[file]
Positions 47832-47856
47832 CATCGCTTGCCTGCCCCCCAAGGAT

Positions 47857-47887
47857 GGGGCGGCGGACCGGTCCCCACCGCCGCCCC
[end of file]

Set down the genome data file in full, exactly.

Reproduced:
Positions 47832-47856
47832 CATCGCTTGCCTGCCCCCCAAGGAT

Positions 47857-47887
47857 GGGGCGGCGGACCGGTCCCCACCGCCGCCCC